Planning Events

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When planning events and projects as a GSA, it will be helpful to create a "workplan." This document will cover details of the planning process and designate responsibility for different tasks. Taking the time to make one at the outset will help your group stay organized and focused. This document will also address issues that your GSA should keep in mind while planning your project or event.

Create a workplan using our Event/Project Planning Worksheet:

  1. Give your event a name! You can change it later if you need to. 
  2. Set a date. *Pro-tip: Setting a date, even if you're not sure, will help you plan your next steps.
  3. Set some goals to help guide your focus. 
  4. Objectives are more specific and help make sure you're on the right path. Make sure these are as specific as possible.
  5. Using the date and objectives, put in some steps to get your there, when they should be completed, and who is making sure they get done.
  6. List all the materials you will need for the project/event and who is responsible for getting them. *Pro-tip: find out if anything can be donated
  7. Make sure you evaluate the project/event when it's over. This can help you decided how to do it better next time, or help the next group of GSA leaders. 



When advertising for your project/event, don't just announce it to your GSA. Think about other audiences who might be interested in attending. For example, invite other diversity or civil rights groups on your campus. In addition, keep staff, faculty, and administrators in mind. Your project/event may be a great way to educate them.


Joint projects are a great way to develop relationships with other groups and build allies. Approach various groups and see if they want to be involved in putting on a project/event that addresses issues you are both dealing with. Keep in mind that there are several ways for groups or individuals to help co-sponsor your project/event. Money is an obvious method of contribution, but groups may also help with flyering, poster making, making copies, or volunteering at the event. Above all, make sure to be fair when distributing the credit - be sure to recognize everyone who participated.

Accessibility & Wellness

More DIY resources for wellness and health available from TRUTH


As you're planning your event or action, make sure you remember that in this fight we have to take care of ourselves and our community members. Wellness can include a wide range of topics, but during events always make sure you have the basics of food, water, and care. Our TRUTH Project has created a resource list for ideas on how to meet all of those. (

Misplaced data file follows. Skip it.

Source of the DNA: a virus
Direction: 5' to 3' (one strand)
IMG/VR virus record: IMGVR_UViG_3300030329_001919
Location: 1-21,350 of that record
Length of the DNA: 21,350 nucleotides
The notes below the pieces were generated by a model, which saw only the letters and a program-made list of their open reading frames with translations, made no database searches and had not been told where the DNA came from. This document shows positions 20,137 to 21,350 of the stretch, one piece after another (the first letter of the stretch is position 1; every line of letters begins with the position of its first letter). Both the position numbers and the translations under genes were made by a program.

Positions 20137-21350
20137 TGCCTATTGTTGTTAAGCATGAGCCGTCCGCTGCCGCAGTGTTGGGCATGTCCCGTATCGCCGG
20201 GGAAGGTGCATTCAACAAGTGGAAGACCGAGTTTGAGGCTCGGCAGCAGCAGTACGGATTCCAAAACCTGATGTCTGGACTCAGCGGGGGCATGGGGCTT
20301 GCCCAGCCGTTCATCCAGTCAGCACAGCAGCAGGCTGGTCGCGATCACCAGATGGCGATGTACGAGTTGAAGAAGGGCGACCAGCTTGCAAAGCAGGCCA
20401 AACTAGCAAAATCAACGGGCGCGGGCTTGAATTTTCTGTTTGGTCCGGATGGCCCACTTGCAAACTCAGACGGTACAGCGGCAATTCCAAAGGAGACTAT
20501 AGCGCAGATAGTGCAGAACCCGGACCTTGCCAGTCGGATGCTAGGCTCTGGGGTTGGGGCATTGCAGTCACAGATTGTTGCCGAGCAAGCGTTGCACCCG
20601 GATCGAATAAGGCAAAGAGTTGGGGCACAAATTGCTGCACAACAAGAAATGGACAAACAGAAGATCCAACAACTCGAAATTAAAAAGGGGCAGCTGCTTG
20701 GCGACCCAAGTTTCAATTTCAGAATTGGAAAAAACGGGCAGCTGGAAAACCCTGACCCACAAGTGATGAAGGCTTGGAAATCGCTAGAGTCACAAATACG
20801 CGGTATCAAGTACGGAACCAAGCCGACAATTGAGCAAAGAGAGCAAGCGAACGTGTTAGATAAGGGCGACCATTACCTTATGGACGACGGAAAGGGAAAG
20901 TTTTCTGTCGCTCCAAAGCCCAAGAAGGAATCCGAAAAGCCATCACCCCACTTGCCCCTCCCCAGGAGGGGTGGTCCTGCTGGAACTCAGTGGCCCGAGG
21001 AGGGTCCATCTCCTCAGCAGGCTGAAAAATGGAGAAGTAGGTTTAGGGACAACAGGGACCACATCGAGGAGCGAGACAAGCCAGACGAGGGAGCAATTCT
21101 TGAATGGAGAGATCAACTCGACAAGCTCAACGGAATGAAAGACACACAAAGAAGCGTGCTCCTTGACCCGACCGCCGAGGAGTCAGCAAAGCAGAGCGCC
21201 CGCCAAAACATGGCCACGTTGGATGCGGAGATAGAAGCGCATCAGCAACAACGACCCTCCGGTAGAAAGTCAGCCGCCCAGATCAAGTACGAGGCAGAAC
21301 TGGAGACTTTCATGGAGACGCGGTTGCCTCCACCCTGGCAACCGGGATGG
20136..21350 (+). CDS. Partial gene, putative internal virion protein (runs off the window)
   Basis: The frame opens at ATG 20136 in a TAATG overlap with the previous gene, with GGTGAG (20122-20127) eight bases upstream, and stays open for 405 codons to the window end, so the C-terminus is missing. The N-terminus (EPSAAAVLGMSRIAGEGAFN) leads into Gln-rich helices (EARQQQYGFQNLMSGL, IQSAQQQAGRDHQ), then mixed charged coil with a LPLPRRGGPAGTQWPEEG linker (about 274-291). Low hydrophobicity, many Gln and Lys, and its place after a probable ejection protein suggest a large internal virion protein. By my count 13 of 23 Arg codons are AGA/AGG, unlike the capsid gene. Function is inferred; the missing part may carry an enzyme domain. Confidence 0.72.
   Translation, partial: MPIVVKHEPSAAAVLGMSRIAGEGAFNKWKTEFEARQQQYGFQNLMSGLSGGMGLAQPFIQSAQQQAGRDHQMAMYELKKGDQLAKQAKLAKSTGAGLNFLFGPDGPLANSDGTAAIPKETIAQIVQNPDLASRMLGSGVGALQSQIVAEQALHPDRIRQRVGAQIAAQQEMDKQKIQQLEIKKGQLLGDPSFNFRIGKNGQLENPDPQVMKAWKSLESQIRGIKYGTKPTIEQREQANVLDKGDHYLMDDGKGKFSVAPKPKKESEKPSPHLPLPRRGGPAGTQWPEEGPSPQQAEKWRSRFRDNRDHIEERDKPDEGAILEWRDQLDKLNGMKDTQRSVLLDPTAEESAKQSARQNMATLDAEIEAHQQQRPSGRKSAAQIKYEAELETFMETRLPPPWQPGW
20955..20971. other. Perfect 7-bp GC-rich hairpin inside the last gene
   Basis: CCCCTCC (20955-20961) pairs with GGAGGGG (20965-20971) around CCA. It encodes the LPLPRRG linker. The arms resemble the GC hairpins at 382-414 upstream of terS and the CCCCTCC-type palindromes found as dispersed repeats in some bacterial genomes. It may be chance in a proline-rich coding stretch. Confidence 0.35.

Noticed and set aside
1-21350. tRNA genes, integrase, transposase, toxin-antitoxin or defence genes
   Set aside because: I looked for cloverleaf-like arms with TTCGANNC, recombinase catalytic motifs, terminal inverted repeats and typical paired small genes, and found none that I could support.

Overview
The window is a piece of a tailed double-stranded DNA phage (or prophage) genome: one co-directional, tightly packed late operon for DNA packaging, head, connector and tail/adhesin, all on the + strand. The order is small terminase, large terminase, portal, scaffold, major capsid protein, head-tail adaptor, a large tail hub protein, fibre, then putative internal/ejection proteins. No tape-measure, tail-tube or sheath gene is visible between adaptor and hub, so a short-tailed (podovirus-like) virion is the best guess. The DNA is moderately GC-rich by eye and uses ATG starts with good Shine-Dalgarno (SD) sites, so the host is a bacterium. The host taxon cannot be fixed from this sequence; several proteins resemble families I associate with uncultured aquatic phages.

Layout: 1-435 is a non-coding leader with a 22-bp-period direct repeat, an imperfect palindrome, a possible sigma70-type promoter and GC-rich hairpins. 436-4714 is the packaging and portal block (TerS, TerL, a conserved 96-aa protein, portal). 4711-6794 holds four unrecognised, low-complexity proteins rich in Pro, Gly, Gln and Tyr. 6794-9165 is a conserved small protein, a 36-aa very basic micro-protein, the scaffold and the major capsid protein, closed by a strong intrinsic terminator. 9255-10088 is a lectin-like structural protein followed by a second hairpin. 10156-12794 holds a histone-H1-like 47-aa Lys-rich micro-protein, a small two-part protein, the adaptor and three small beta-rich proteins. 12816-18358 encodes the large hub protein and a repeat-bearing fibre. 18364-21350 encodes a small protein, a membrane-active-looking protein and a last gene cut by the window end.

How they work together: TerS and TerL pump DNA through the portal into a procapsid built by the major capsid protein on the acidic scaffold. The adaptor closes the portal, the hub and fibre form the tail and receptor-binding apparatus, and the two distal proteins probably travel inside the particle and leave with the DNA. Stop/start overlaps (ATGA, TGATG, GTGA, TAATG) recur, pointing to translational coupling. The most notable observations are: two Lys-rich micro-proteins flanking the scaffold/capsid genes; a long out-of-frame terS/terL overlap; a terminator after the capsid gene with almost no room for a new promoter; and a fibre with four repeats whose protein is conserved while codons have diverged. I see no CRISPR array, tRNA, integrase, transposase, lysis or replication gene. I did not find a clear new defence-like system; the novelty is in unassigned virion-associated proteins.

This one is important for obvious reasons - you want a space where people will safe attending your project/event. However, you also want to think about whether the location is accessible to various people. Is it in a place that is easy to find? What about wheelchair accessibility?

Hearing Impaired

It is important for us to remember that the LGBT community includes people from all backgrounds and abilities. Do some research on your campus to find out if there is anyone who knows sign language who can volunteer their time. Having a signer at your project/event is an important way to be inclusive of the deaf community. Depending on the event, you may want to get a manuscript of the performance ahead of time to make it easier on the interpreters.


Language is a common barrier that students face at their school. Make sure your flyers are translated into multiple languages to reach a broader audience. Collaborate with other clubs on campus to help bring in bi-lingual speakers or have bi-lingual students be able to translate at the event. If you are showing a video, make sure it has subtitles in other languages.

General Access

There are many things to keep in mind to be sensitive to the socio-economic diversity in your GSA and community. Recognize that people have varying access to resources including money, cars, computers, etc. Make sure that your project/event is accessible through public transportation. In addition, try to coordinate carpooling. When deciding on the cost of your project/event consider a sliding scale. For example, students pay less than adults or you can ask patrons to pay what they can afford. Of course, you can always try to do enough fundraising so the event is free!


It is always a good idea to evaluate your project/event. Not just to see if people enjoyed it, but also as a way to measure the diversity of the issues and communities you address and represent. Take the evaluation seriously. It is a great way to look at the work you are doing and to get input and feedback from your audience. Upon looking at the evaluation results, ask your self the following questions: How diverse are the projects/events we are hosting? Are we reaching any new audiences? What topics haven't we explored?